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Villas-Boas' reputation now restored
Exactly one year to the day since Andre Villas-Boas's reputation was shredded after being fired by Chelsea, the Portuguese manager is entitled to wake up with an invigorating smile.
This time last year he was jobless, dejected and trying to digest how his burgeoning career had been shunted off course by a trying few months at Stamford Bridge. There were times at Chelsea when he had resembled a lost little boy, out of his depth and exposed in a brutally tough playground. One year on and Villas-Boas's image has reverted to the one that appealed to Chelsea in the first place: he again comes across as enthusiastic, driven, popular with his players, able to encourage them to bring the best out of themselves. He's a young man with a plan.
Villas-Boas appears to have the absolute support of everybody connected with Tottenham, and the good vibrations at White Hart Lane were crystalized at the final whistle of an intense north London derby. The win over Arsenal felt like it was worth more than three points on the board. Tottenham were eager to do to Arsenal what had been done to them last season - inflict a defeat that would appear to have psychological as well as mathematical implications at a crucial stage of the season.
Right now Tottenham sits above Chelsea and Arsenal. They have some difficult games in front of them and history suggests it would hardly be a shock were they to slide on a bunch of banana skins. But it would be churlish for them not to enjoy their longest undefeated run for decades, and hope that it will be the springboard for a successful conclusion to the campaign.
Some context: Last season also developed into a three-into-two conundrum to iron out the Champions League places, with Tottenham up against the London rivals who had held the upper hand for so long. A calamitous implosion in the league allowed Arsenal to sneak ahead which, coupled with Chelsea's surprise Champions League victory, left them out in the cold.
The fine line between desire for success and fear of failure underpinned the derby. There was hardly a chasm between the two teams. At times Arsenal played the more assured football and Tottenham looked inhibited. At others Arsenal succumbed to familiar failings and Tottenham possessed the sureness to capitalize. The notable difference between the two teams was in attitude. Villas-Boas's men seemed to have more belief in what they were doing, more of an inbuilt sense of their jobs within the framework of the team. That plan thing, again.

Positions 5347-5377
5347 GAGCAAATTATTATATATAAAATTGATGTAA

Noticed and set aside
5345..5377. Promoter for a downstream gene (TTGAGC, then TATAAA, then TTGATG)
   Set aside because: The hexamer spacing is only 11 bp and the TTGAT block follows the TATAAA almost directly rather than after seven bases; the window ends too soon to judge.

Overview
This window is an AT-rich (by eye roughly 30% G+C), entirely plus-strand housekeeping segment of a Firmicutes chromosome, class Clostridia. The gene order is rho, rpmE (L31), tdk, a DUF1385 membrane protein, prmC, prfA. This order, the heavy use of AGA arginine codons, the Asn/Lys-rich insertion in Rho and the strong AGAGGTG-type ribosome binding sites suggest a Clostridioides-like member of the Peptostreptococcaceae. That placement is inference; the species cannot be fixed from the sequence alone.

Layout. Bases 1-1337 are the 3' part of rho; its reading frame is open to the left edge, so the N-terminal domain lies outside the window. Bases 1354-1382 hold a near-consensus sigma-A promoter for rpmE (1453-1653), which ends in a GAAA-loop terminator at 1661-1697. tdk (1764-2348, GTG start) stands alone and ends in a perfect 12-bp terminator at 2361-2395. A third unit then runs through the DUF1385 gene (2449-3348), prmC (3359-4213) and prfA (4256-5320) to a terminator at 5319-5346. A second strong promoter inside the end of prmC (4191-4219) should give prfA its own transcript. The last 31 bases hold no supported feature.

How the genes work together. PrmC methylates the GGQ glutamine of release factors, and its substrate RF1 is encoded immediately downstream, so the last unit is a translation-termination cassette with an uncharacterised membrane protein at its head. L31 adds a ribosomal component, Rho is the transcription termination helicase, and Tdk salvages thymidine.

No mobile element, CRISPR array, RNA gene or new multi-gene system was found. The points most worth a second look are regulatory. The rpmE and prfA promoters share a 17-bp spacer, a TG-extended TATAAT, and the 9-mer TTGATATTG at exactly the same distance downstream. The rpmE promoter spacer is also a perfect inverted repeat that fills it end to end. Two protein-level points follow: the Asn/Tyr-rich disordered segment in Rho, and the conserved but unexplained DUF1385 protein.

It enabled Tottenham to summon the nerve to see it out where in previous years the occasion, the situation got to them. When six minutes of stoppage time went up the home crowd looked fearful. The players, however, retained their calm.
It left Arsene Wenger lamenting his team's frailties. Arsenal were comfortable enough, but then the lights went out defensively, and in a flash Tottenham were two goals up thanks to the sharpness of Gareth Bale and Aaron Lennon. The attempted recovery fell short as the visiting attack lacked the fire or imagination to find a way past a Spurs backline marshaled by Jan Vertonghen and Michael Dawson. "We were not efficient in the zones where it matters - at the front and at the back," concluded Wenger. Ouch.
Defensive lapses have been a regular affliction for Arsenal this season - and especially costly in big games. Watching the body language of the defenders, it looks like they are crying out for somebody to organize them. They also miss a more imposing physical presence in front of the back four. It does not help matters that they lack a protector in midfield. Mikel Arteta does the job as best he can but he is shouldering a substantial burden. He performed the job manfully last season but that was with Alex Song alongside him. The decision not to replace the Cameroonian after his summer sale to Barcelona remains mystifying.
Wenger has rallied his team from unpromising positions on several occasions to ensure continuous supremacy in this corner of London (he has never finished below Tottenham since he joined in 1996). So he is certainly not about to throw in the towel.
But nor is anyone under any illusions. Mistakes keep repeating themselves. The notion that Arsenal shoot themselves in the foot, that the team becomes less than the sum of its parts, is evidently a difficult puzzle to crack.
Wenger was unimpressed about reports over the weekend that linked an unnamed consortium from the Middle East with a heavyweight takeover bid. Arsenal batted back the legitimacy of any such move, and reasserted Stan Kroenke's commitment to owning the club for the long haul. All in all, though, it made for a weekend that brought Arsenal's current place on the football landscape back under the spotlight. If they can somehow salvage a top-four finish the pressure will ease slightly, but that remains a tall order for a team struggling for form.
Villas-Boas defined it as a "negative spiral." He well knows how that feels, having experienced something similar last season. Fortunately for him, and unfortunately for Wenger, it is Tottenham who are currently able to relish some positive thinking.
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